It has been about a month since the last earnings report for Hershey (HSY). Shares have added about 0.8% in that time frame, underperforming the S&P 500.
Will the recent positive trend continue leading up to its next earnings release, or is Hershey due for a pullback? Before we dive into how investors and analysts have reacted as of late, let's take a quick look at the most recent earnings report in order to get a better handle on the important catalysts.
Hershey's Q2 Earnings Beat Estimates, Revenues Miss
Hershey reported second-quarter 2020 results, wherein adjusted earnings per share (EPS) of $1.31 came ahead of the Zacks Consensus Estimate of $1.12, while it remained flat year over year.
Consolidated net sales of $1,707.3 million dropped 3.4% year over year, lagging the Zacks Consensus Estimate of $1,744 million. Currency translations and volumes had a negative impact of 0.7 points and 7 points, respectively, on sales. Volumes were affected by COVID-19-related hurdles in the company’s International and Other segment, as well as North America’s price elasticity. Meanwhile, price realization drove sales by 3.5 points. Buyouts and divestitures had a net favorable impact of 0.8 points on the top line, thanks to the acquisition of ONE Brands.
Margins in Detail
Adjusted gross margin contracted 10 bps to 46.4% due to high coronavirus-related manufacturing costs and adverse mix, partly compensated by price realization gains.
Selling, marketing and administrative costs dropped 9.9% during the quarter on the back of media cost efficacy and investment optimization associated with coronavirus. Advertising and related consumer marketing expenses fell 14%. Adjusted operating profit amounted to $386.1 million, up 4.4% from the prior-year quarter’s figure. Adjusted operating margin expanded 170 basis points to 22.6%, courtesy of solid operational and corporate cost management, which countered high COVID-19-related costs.
North America (the United States and Canada) net sales improved 1% year over year to $1,583.8 million. Markedly, price realization and net impact of acquisitions and divestitures boosted the unit’s sales by 4.2 points and 0.8 points, respectively. However, volumes and currency translations dented the unit by 3.8 points and 0.2 points, respectively.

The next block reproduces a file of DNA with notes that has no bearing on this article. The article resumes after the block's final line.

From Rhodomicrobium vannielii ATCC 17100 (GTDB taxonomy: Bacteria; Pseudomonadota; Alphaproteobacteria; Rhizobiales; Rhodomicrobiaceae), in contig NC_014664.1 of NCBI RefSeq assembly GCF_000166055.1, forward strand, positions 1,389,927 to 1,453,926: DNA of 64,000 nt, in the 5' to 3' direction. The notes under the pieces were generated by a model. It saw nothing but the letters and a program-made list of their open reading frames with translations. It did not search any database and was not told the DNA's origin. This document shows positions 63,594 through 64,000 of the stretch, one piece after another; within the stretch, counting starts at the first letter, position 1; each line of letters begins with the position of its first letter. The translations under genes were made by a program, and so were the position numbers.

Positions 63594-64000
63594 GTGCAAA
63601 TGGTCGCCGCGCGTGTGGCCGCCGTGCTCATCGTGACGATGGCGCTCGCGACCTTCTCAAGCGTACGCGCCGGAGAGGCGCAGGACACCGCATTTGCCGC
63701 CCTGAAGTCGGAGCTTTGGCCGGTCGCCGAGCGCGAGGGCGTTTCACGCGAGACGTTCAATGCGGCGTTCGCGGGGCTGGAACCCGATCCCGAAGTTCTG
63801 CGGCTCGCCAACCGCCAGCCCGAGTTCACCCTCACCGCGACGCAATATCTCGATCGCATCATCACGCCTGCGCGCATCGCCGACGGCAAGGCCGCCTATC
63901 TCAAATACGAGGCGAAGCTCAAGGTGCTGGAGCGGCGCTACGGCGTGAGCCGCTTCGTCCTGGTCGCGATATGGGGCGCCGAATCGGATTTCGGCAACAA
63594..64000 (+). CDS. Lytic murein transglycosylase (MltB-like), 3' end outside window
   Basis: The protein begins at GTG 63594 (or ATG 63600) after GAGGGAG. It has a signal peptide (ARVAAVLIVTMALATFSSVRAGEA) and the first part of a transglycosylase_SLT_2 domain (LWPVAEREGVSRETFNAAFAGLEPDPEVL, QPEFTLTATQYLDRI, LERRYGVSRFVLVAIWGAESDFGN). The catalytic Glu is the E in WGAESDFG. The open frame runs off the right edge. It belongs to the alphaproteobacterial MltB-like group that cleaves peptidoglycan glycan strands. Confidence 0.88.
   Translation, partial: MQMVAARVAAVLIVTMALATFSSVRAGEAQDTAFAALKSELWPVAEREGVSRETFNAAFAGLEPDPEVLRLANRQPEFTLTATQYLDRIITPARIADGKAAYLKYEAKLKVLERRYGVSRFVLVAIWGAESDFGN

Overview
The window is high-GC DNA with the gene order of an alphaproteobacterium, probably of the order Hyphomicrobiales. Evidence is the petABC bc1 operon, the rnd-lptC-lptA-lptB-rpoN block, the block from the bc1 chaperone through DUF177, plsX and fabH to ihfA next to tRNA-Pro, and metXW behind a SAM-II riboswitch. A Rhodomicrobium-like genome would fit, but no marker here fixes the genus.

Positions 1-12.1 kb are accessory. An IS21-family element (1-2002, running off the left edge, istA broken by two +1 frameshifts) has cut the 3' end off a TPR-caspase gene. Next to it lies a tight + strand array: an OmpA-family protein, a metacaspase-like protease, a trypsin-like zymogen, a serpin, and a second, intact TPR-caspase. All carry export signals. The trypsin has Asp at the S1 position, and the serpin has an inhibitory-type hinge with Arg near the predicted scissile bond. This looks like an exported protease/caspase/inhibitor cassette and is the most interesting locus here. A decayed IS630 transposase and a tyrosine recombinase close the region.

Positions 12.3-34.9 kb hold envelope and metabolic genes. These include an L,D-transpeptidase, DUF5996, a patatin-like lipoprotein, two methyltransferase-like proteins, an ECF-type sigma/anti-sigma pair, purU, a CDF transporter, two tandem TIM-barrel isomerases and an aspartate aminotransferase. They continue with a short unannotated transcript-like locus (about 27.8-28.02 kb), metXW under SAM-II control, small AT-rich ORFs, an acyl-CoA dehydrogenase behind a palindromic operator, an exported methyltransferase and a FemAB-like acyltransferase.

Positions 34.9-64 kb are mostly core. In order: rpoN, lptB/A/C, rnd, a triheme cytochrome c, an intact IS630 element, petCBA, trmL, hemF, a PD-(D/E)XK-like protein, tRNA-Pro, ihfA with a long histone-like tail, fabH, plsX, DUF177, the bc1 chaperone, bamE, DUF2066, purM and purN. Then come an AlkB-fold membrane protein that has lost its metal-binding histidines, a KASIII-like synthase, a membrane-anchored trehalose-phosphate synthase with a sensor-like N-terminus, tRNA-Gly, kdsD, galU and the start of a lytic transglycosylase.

Net sales in the International and Other segment slumped 38% to $123.5 million. On a constant-currency or cc basis, net sales decreased 33.4%. Volumes hit sales by 31.3 points, mainly due to the coronavirus impact on consumers’ economic security and flexibility, and on retail operations. Further, net price realization saw a negative impact of 2.1 points. Closure of Hershey’s owned retail locations in the quarter, together with major air travel declines, also marred results in this division. Combined net sales in the company’s focus markets, which include Mexico, Brazil, China and India, dropped nearly 42.9%. Excluding currency headwinds, combined organic sales from these markets decreased about 31.8%.
Hershey ended the quarter with cash and cash equivalents of $1,165.3 million, long-term debt of $4,091.2 million and total shareholders’ equity of $1,756.1 million.
In a separate press release, the company declared a roughly 4% increase in its quarterly dividend, taking it to 80.4 cents per share for its common stock and 73.1 cents for Class B common stock. These are payable on Sep 15 to shareholders of record as of Aug 21. Notably, this marks the company’s 363rd and 144th straight dividend payout on its common stock and Class B common stock, respectively. In 2020, Hershey expects to return cash worth roughly $800 million to shareholders, including dividend payouts of $650 million and share buybacks worth $150 million, which were concluded earlier this year.
Given the recent rise in coronavirus cases and its impact on consumer flexibility, government regulations and retail operations, management did not offer any fiscal 2020 guidance. Nonetheless, the company expects sales growth to accelerate in the second half of the year, based on the current momentum and the assumption that consumer trends will not face much disruption. Further, management anticipates margin expansion in the second half of the year to be backed by pricing and cost management.
Management expects stronger second-half sales in the North America unit, backed by continued higher at-home consumption, sales recovery in food service and specialty retail networks, price realization, and replenishment of retailer and distributor inventory levels. However, the impact of rising COVID-19 cases on consumer activities and retail operations remains uncertain.
For the International and Other unit, management anticipates a slower recovery based on the current travel, government, retail and macroeconomic conditions. While sales trends are likely to improve going forward, the second half sales are expected to lag the year-ago period’s figure by double digits. Overall, management expects currency headwinds to have a 70-basis-point adverse impact on the full-year top line.
How Have Estimates Been Moving Since Then?
It turns out, estimates review have trended upward during the past month.
At this time, Hershey has a great Growth Score of A, though it is lagging a bit on the Momentum Score front with a B. Charting a somewhat similar path, the stock was allocated a grade of C on the value side, putting it in the middle 20% for this investment strategy.
Overall, the stock has an aggregate VGM Score of B. If you aren't focused on one strategy, this score is the one you should be interested in.
Estimates have been broadly trending upward for the stock, and the magnitude of these revisions looks promising. Notably, Hershey has a Zacks Rank #3 (Hold). We expect an in-line return from the stock in the next few months.
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